SD-SPJ urges autopsy report transparency 

Under California public records laws, an autopsy report is often the only document available to journalists that could shed light on the circumstances surrounding a person’s death. Over the last few years, the San Diego Sheriff’s Department has made it a practice to ask the county medical examiner to seal autopsy reports of people who have died in county jails. 

Last month, the Citizen’s Law Enforcement Review Board (CLERB), which investigates deaths in county law enforcement custody, asked the sheriff’s department to stop requesting that autopsy reports be sealed unless it’s absolutely necessary to protect the integrity of an investigation. As CLERB Executive Officer Paul Parker wrote in his policy recommendation, “The ‘sealing’ of a case results in the Medical Examiner’s Office not providing information to the next-of-kin and simply referring them to the [San Diego Sheriff’s Department], which limits the information it provides due to its on-going investigation. These unfortunate circumstances result in next-of-kin receiving no answers for several months, at minimum, and sometimes for a year or longer. In addition, information pertaining to in-custody deaths provided to the public is limited when a case is ‘sealed.’”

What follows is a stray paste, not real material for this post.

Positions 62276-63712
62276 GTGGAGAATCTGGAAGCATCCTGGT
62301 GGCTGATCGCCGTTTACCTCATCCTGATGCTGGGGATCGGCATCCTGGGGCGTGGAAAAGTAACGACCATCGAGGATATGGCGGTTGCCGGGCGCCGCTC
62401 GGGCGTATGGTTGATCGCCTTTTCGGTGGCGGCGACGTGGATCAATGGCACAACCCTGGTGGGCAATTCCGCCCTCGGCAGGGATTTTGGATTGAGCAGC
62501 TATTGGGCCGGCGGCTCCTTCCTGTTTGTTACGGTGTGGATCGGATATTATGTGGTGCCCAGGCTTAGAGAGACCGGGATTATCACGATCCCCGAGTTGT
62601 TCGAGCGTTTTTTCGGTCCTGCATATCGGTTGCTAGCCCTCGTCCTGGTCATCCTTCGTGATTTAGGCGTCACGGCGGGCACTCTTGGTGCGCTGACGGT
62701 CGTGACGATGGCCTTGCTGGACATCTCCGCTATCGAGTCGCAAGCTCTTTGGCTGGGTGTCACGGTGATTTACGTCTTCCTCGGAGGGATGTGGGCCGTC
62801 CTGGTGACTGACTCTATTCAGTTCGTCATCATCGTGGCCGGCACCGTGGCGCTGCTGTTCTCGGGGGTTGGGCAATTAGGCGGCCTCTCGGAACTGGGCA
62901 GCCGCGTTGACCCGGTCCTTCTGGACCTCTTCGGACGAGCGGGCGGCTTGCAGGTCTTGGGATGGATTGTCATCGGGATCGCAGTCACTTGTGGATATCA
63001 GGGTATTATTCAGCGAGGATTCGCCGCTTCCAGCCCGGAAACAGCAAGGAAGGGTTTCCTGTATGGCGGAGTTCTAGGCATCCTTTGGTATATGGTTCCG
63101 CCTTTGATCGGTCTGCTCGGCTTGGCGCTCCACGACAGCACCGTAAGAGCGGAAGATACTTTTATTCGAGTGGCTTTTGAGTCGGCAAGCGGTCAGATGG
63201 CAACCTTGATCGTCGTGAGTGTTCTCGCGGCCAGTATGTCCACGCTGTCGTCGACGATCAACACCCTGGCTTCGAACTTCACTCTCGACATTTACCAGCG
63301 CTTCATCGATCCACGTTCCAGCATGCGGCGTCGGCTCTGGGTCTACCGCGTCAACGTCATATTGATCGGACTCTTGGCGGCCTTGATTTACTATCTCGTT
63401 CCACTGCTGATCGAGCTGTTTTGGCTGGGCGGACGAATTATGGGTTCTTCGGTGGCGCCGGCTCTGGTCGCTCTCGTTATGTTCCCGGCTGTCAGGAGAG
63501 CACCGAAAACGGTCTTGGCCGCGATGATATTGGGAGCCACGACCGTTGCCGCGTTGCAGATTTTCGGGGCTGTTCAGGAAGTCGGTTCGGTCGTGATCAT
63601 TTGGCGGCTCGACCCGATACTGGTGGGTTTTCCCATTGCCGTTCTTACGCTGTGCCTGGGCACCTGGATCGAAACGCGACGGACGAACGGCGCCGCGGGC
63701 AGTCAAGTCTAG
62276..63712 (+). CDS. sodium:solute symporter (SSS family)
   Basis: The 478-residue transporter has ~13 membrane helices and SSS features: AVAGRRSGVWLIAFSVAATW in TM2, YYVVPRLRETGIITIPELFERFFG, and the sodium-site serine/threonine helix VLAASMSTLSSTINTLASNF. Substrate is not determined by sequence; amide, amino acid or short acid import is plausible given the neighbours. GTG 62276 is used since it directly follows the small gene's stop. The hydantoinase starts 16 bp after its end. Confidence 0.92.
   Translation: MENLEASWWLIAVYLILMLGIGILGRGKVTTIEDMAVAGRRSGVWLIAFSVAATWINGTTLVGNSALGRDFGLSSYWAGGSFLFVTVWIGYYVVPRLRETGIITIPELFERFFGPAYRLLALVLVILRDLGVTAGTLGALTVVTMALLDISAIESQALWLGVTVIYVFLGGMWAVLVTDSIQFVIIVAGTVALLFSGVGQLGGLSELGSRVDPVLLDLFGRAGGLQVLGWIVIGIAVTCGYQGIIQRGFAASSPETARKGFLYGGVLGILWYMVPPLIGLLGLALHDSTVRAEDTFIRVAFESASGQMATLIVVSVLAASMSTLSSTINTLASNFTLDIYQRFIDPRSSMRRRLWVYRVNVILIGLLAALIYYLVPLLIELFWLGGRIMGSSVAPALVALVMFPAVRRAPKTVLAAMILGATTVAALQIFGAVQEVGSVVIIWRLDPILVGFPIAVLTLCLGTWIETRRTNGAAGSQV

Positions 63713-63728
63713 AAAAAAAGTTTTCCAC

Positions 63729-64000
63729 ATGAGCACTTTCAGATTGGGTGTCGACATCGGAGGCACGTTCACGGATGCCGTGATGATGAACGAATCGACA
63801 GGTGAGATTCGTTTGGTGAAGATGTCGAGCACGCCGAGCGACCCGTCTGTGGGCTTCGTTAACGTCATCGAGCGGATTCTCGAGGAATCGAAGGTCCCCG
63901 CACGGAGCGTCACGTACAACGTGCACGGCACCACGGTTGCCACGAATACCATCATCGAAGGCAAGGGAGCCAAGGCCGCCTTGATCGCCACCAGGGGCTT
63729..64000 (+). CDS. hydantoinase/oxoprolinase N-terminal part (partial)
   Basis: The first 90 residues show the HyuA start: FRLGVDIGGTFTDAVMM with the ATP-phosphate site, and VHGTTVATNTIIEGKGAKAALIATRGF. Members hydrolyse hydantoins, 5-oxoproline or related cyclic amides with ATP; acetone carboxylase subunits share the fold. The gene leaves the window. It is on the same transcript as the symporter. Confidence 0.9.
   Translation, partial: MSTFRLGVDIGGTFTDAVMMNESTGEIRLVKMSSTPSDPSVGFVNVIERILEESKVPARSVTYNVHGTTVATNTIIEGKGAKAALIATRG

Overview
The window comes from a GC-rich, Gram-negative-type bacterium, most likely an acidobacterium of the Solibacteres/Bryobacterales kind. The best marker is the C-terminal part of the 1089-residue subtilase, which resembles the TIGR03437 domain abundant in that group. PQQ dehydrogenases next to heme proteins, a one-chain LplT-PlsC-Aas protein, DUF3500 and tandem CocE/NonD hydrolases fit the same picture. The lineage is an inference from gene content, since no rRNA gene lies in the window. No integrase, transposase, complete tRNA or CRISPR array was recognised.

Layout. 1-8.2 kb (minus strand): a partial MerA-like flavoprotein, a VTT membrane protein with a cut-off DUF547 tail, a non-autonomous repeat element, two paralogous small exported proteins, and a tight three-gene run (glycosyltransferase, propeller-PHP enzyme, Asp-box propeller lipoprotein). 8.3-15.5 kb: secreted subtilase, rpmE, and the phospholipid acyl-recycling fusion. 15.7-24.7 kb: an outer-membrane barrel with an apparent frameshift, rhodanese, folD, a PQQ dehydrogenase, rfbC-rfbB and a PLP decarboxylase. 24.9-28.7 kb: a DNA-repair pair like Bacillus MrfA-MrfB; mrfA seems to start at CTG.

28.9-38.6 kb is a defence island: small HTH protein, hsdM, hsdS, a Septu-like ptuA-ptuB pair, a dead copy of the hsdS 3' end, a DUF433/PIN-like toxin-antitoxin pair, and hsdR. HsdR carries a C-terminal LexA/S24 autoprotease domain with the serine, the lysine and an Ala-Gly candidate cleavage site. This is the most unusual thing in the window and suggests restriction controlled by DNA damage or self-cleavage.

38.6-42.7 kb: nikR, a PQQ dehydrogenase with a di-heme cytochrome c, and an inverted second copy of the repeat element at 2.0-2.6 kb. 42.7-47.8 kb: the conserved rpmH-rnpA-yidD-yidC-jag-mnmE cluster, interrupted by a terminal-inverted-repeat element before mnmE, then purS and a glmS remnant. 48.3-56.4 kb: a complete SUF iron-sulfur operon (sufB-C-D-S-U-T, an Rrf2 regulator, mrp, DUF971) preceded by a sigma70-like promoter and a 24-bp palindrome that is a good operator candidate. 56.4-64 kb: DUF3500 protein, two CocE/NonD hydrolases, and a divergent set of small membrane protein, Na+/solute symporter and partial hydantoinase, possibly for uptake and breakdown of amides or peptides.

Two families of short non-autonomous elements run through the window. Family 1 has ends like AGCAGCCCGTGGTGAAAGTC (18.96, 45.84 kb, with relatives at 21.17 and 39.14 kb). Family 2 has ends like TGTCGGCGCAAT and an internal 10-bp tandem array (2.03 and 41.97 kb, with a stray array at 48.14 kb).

On Oct. 29, the SD-SPJ board sent a letter to Sheriff Bill Gore to express our support for CLERB’s policy recommendation and urge him to adopt it for all the reasons mentioned above. Sheriff’s spokeswoman Lt. Amber Baggs responded that in April 2021, Undersheriff Kelly Martinez verbally directed the department’s homicide unit to stop requesting that autopsy reports for in-custody deaths be sealed reports.

Baggs said the policy was in the process being finalized, and did not apply to deaths prior to Martinez’s order. The SD-SPJ board urges the sheriff’s department to make Martinez’s direction official policy as soon as possible and also ensure that autopsy reports for deaths that occurred prior to April 2021 have been unsealed. We also urge the department to be as transparent as possible when it comes to deaths that involve law enforcement personnel and seal reports only when absolutely necessary.

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